Archive for Photo of the month

Wild Orchids

Wild Orchid lesothoOn the spur of the moment we decided to start our year off somewhere beautiful and not sorting our house out at home as we had originally intended. A few Internet searches led us to the  Maliba Lodge Website and we were sold.  Seeing as this was a treat we decided to treat ourselves the whole way and book into the Mountain Lodge, even though the River Lodge looked as appealing. Read more

The Basotho dancers of Maliba Lodge

This was my first time visiting Southern Africa, and what a trip to turned out to be.

Basotho dancers with blankets at Maliba Lodge

Maliba Lodge was the finale of a trip that saw me visiting Cape Town and Hluhluwe. At the end of the lunch on my penultimate day, the Besotho staff filed out onto the deck under the veranda and performed 4 traditional songs for their guests, to the background accompaniment of an early afternoon thunderstorm. After their performance they were kind enough to pose as a group for me to snap a few photos.

What an amazing country, I can’t wait to come back!

Maliba Lodge peak cap

Story and Photo by Rohan Baker

A big thank you to Rohan for sending us this image. Rohan has won himself a Maliba Mountain Lodge peak cap which we will be sending to him shortly.

Late snow fall at Maliba Lodge

Maliba Lodge Ts'ehlanyane National Park, Lesotho

Late snow fall at Maliba Lodge

I’ve always heard about the wonders of a Lesotho winter with the landscape blanketed in Snow. Snow is Africa is something that’s almost unheard of, so it was a surprise when we woke up to this special view.

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The “Lucky” hicking guide of Malealea

Guide Lucky and his brother - Malealea, Lesotho

Guide Lucky and his brother (Photo: Dieter Butscher)

Our last visit to Lesotho started at the beautiful Malealea lodge where we stayed 4 days.

We love hiking and usually hire guides in order to learn more about the country while discovering the country on foot. Our guide was named LUCKY…his Basotho name was very long and complicated to pronounce, thus the guides tend to use their English names. Lucky is 22 years old and has for the past 2 or 3 years been working as a guide at Malealea. He loves his work and it grants him and his family a small income. Even though Lucky is still relatively young, he is full of knowledge and wonderfully skilled as a guide. Read more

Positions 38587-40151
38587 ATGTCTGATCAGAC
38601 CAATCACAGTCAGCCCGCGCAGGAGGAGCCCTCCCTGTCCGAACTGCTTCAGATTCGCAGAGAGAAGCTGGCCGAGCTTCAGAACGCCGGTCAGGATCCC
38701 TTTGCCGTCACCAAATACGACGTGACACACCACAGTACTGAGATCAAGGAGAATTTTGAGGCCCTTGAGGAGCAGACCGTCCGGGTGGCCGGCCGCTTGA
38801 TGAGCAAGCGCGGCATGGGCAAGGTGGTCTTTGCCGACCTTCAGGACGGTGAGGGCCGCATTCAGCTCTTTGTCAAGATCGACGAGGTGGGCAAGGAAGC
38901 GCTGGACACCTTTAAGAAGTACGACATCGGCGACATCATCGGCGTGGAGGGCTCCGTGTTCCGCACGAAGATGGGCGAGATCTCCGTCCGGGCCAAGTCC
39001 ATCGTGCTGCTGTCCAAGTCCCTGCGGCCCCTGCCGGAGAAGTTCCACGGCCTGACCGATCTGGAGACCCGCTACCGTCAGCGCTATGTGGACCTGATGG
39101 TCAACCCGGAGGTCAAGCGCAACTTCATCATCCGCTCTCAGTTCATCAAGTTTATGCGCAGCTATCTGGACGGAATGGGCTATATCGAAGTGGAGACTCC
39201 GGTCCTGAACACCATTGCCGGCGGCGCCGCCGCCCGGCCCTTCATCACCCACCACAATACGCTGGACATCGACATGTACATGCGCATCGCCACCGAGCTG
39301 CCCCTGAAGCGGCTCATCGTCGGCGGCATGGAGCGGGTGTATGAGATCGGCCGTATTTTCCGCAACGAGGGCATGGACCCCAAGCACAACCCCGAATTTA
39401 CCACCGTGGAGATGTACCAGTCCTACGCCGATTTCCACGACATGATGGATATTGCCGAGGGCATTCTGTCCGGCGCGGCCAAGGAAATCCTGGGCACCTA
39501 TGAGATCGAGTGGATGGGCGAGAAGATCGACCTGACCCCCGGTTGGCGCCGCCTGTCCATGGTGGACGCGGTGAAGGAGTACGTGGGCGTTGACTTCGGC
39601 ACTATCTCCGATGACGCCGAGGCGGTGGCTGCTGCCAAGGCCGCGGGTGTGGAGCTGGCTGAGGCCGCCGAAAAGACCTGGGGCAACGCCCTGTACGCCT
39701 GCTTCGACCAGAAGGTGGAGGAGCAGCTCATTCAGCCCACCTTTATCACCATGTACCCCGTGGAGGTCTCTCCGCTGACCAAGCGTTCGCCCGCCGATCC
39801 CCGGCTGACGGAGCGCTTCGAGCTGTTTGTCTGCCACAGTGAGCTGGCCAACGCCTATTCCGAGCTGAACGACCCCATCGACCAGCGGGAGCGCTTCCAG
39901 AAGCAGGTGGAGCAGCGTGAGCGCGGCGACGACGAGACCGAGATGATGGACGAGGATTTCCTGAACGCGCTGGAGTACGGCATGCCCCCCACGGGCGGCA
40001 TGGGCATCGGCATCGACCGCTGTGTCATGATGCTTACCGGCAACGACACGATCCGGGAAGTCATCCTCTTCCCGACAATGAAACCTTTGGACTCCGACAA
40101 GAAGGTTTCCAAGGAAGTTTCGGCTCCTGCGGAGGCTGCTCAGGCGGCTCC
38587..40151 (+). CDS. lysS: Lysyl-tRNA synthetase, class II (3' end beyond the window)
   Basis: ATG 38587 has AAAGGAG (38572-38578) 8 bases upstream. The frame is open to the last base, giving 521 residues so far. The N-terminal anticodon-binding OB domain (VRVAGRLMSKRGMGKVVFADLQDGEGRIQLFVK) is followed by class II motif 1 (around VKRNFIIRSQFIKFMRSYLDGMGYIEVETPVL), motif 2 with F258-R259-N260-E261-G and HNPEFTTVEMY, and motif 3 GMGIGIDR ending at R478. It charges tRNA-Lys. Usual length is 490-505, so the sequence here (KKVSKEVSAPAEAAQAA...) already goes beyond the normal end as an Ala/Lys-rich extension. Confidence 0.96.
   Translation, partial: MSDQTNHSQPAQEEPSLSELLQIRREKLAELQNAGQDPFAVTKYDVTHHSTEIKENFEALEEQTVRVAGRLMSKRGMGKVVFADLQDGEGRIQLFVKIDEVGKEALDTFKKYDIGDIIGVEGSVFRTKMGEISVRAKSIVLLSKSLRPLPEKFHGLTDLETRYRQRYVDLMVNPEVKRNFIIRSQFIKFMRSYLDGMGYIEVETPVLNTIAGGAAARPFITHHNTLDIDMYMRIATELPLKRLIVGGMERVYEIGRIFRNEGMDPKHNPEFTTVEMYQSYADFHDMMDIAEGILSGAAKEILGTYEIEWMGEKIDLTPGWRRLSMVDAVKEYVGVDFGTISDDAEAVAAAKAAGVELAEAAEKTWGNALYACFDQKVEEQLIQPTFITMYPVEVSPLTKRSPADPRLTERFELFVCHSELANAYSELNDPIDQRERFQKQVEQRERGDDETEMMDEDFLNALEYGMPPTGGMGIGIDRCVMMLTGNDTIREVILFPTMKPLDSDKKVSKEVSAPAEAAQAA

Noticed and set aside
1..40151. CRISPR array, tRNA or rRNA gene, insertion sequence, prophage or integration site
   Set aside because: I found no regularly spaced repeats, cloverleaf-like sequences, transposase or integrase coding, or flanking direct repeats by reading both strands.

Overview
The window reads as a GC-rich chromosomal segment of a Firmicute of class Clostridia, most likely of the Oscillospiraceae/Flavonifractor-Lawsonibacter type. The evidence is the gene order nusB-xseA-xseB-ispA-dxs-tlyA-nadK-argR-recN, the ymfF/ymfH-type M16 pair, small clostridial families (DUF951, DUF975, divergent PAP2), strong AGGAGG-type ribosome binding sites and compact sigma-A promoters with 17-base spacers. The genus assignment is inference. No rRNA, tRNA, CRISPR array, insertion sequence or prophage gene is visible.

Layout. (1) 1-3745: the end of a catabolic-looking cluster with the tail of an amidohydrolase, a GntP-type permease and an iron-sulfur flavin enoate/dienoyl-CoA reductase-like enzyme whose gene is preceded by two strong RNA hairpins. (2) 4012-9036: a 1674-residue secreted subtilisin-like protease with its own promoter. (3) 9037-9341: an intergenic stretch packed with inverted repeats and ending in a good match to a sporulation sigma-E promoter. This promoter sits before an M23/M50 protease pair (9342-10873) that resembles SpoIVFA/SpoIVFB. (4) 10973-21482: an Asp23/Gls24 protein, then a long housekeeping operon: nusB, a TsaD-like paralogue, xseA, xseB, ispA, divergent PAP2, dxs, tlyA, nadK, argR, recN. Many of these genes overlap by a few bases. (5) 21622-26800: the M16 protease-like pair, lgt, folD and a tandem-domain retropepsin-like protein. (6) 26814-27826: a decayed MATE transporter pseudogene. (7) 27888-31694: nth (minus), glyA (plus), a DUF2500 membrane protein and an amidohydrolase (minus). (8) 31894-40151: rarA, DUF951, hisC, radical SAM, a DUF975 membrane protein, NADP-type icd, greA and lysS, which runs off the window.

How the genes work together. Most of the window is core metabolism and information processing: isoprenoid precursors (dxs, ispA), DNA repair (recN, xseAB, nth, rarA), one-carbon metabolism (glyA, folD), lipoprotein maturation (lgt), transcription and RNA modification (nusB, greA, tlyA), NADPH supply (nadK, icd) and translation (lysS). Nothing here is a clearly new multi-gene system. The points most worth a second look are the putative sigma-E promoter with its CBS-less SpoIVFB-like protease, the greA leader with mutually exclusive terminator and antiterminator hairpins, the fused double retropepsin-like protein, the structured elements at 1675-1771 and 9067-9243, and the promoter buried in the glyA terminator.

Maletsunyane Falls by Dave Estment

Maletsunyane Falls - Semonkong, Lesotho, Southern Africa

Maletsunyane Falls By Dave Estment

Taking a break on a training weekend for the “Roof of Africa“, we visit Semonkong (“Place of Smoke”). Partly because the Lodge lunch comes highly rated, but mostly to see the famous Maletsunyane Falls. Neither disappoints. Read more

Kids of St. Felix

Saint Felix kids through brocken glass

Kids looking through broken glass

Earlier this year on a private visit to some of the government schools in Northern Lesotho, I learnt that Lesotho has plenty of Primary/Secondary schools along with dedicated teachers. This has resulted in it having one of the highest literacy rates in Africa (82% – World Vision), however these schools are ill equipped and under financed. This has resulted in minimal teacher resources and no maintenance program leaving schools in a terrible state of disrepair.

This photo was taken at St Felix Primary School which had 150 of its 400 window broken, allowing the freezing mountain air to blow through every classroom. This vivid image was the catalyst for myself and some mates to get together to form the “Maliba Community Trust” to help finance the community, through projects like repairing school infrastructure.

Photo by Nick King

The Old man in the mirror

Emma wrote to us recently with this story and included this stunning image.

Old Lesotho Man - Emma McEvoy

Old Man - Photo by Emma McEvoy

In July this year I went with 2 friends on my first visit to Africa.

First up we traveled to Zanzibar. Whilst it was beautiful, as a keen photographer I was disapionted to discover that the locals intensely disliked their photos being taken as they believed evil spirits would enter them from the camera. I got dirty looks and was yelled at a few times. I missed heaps of fantastic photo opportunities. Read more

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